The mainstream media in America has paid scant attention to the ongoing string of arson attacks on churches in Canada, at least 45 of which have been vandalized or completely destroyed.
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Since the church arsonists in Canada have not been brought to justice, it cannot be said with certain their motive. Given the recent headlines in Canada alleging large numbers of children buried in unmarked graves found at church run schools, many are speculating that is the driving factor.
America may soon be dealing with another string of negative church headlines as well, with calls by American church leaders to look deeper into past sins committed against native American people. The abuses stem from the federal government’s attempt to essentially wipe out native American culture by assimilating them into society, an effort which began nearly 200 years ago.
During the late 1800’s and early 1900’s, as the government forced native Americans further and further west, they became concerned they were running out of land to send them to live on, so they decided to try a new approach.
“Kill the Indian in him, and save the man,” was the mantra they adopted at the time. The goal was to eradicate native American culture, and to do it by forcibly removing children from the reservations and attempt to assimilate them into mainstream American culture. They gave them new names, didn’t allow them to use any of their language, and generally avoided anything that connected their identity to the native American culture. Obviously, the attempt failed. This dark period of government abuse, and the church’s role in assisting, has received little attention over the years.
The Associated Press reported on this yesterday, citing “renewed calls for a reckoning over the traumatic legacy of similar schools in the United States” in the wake of Canada’s investigations. The AP, however, places most of its emphasis on the churches involvement rather than the United States federal government.
From the AP:
The discoveries of hundreds of unmarked graves at former residential schools for Indigenous children in Canada have prompted renewed calls for a reckoning over the traumatic legacy of similar schools in the United States — and in particular by the churches that operated many of them.
U.S. Catholic and Protestant denominations operated more than 150 boarding schools between the 19th and 20th centuries. Native American and Alaskan Native children were regularly severed from their tribal families, customs, language and religion and brought to the schools in a push to assimilate and Christianize them.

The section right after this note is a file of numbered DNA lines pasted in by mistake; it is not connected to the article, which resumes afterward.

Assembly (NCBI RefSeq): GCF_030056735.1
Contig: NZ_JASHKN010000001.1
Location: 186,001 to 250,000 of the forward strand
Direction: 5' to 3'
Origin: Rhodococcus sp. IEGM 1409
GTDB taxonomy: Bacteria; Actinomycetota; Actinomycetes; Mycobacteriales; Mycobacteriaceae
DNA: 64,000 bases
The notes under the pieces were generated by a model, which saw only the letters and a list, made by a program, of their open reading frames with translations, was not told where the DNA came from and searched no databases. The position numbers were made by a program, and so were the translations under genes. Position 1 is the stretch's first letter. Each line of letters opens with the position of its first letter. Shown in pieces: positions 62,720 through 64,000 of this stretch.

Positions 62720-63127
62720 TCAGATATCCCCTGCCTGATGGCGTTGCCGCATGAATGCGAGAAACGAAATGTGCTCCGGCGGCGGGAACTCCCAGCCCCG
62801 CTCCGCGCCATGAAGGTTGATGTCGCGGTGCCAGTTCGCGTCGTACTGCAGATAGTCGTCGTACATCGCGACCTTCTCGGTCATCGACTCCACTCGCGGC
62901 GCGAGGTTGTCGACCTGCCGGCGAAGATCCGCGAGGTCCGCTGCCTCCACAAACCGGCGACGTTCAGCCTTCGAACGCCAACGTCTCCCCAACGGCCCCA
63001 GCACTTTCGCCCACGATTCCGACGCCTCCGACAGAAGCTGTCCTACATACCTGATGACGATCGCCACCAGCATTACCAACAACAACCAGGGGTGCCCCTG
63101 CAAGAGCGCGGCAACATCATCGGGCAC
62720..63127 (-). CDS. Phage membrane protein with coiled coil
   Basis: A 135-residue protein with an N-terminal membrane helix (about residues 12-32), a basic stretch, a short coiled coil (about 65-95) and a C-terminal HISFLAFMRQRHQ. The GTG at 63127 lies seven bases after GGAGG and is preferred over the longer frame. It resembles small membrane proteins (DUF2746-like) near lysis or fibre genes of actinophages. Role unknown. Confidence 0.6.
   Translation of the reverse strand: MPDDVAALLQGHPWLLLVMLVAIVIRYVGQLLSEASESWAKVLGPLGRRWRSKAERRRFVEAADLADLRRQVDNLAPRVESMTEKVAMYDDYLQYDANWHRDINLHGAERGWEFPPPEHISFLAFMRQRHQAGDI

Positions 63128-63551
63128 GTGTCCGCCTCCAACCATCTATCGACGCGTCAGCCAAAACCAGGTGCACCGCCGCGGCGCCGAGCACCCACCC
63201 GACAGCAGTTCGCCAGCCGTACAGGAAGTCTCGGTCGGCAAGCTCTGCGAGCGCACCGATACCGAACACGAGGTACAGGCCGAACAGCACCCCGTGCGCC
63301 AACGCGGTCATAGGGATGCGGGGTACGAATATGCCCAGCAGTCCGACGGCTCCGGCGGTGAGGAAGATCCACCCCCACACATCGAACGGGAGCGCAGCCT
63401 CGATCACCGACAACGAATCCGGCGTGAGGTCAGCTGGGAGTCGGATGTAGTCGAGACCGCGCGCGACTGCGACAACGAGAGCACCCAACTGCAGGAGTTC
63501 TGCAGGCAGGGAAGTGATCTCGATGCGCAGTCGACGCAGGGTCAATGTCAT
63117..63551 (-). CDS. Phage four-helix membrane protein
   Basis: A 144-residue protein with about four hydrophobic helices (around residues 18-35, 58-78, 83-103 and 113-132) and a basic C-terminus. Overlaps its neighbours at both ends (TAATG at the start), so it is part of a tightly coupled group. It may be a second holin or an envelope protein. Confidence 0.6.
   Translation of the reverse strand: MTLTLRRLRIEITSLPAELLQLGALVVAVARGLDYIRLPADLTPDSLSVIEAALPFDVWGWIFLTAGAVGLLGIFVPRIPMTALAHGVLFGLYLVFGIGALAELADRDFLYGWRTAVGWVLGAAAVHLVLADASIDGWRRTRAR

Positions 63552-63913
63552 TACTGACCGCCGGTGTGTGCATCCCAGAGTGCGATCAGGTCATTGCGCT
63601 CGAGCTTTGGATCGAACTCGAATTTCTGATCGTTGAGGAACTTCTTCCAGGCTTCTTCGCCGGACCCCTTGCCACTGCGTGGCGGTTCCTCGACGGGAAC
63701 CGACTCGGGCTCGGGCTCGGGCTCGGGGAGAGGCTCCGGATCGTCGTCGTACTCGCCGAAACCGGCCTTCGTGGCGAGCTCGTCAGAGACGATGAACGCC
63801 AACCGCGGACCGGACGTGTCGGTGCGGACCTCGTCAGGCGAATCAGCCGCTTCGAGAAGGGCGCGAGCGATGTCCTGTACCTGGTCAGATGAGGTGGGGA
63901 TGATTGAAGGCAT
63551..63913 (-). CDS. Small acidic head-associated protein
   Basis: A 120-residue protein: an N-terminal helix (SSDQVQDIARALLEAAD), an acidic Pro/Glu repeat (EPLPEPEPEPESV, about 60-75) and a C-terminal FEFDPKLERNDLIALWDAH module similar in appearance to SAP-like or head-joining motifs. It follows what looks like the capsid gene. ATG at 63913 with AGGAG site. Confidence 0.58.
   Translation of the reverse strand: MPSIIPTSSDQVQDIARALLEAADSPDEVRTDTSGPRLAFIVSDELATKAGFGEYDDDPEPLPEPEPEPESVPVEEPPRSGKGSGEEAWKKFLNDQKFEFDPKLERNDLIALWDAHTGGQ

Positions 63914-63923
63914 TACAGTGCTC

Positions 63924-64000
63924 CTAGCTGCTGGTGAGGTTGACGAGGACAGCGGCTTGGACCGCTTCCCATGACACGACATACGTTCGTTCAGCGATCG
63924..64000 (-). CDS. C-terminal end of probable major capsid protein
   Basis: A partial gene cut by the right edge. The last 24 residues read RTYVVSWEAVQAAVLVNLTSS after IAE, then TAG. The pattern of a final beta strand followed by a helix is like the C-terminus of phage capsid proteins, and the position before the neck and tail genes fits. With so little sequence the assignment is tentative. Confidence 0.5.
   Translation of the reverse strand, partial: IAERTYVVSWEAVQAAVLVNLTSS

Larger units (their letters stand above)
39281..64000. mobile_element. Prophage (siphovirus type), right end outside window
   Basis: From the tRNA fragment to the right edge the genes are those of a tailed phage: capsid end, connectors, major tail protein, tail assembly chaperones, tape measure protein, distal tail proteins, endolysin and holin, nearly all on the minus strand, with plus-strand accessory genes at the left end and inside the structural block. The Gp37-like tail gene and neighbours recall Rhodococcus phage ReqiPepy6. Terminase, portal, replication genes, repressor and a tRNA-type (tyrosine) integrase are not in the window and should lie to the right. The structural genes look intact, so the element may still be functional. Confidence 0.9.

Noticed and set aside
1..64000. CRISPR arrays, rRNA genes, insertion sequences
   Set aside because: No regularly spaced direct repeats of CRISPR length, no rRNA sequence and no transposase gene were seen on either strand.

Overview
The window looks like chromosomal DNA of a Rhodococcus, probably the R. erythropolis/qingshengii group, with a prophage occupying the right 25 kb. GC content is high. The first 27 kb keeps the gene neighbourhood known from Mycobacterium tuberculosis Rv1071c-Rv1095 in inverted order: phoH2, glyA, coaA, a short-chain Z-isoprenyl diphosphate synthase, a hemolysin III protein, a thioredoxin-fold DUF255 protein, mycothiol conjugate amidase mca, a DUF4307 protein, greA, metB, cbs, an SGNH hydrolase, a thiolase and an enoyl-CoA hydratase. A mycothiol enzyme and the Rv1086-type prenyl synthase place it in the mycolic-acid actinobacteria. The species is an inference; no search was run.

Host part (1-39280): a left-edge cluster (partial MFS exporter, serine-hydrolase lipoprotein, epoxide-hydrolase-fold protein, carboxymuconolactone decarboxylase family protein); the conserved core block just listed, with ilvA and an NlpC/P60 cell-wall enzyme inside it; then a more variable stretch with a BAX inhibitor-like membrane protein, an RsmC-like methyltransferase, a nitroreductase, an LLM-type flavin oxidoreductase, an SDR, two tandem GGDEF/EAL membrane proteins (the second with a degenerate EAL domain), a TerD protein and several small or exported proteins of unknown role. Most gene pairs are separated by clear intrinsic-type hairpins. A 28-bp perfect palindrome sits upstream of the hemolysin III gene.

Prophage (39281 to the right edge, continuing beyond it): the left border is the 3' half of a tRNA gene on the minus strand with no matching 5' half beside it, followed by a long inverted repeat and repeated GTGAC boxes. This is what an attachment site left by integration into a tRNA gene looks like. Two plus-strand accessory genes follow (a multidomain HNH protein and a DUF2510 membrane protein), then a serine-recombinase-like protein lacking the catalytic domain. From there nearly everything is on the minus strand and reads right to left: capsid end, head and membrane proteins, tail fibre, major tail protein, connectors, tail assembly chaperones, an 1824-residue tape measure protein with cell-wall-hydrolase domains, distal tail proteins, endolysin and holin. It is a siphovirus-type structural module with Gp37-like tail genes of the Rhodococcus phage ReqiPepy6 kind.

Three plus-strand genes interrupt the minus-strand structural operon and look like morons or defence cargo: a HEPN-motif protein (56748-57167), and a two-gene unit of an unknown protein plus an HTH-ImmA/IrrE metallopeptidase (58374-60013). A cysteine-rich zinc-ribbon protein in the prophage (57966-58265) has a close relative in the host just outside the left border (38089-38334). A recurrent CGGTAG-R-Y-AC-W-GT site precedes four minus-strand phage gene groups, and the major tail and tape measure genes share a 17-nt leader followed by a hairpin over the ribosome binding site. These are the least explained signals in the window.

Some U.S. churches have been reckoning with this activity for years through ceremonies, apologies and archival investigations, while others are just getting started. Some advocates say churches have more work to do in opening their archives, educating the public about what was done in the name of their faith and helping former students and their relatives tell their stories of family trauma.
AP focused on the churches even though the United States Office of Indian Affairs in 1891 authorized the creation of rules and regulations that allowed them to enforce compulsory school attendance of “Indian children of suitable age”.
The office described it as “for their benefit”.
Parents were imprisoned if they objected to having their kids removed from their homes to be “assimilated”, as happened in California.
According to The Equal Justice Initiative, “On January 3, 1895, nineteen leaders from the Hopi tribe were imprisoned on Alcatraz Island, a prison in the San Francisco Bay, on charges of sedition for opposing the U.S. government’s program of forced education and assimilation.”
While roles the church played in these abhorrent “assimilation” efforts warrant recognition and repentance, the US Government’s role in leading the charge should not be ignored or swept under the rug, either.
Continue to pray the arsonist(s) in Canada are brought to justice, and that no similar vandalism occurs at American churches.
No suspects have been brought to justice to date on the church burnings in Canada, despite video footage of one attempt to set a church on fire.
CBN and Faithwire will update the story in both Canada and here in America as it develops.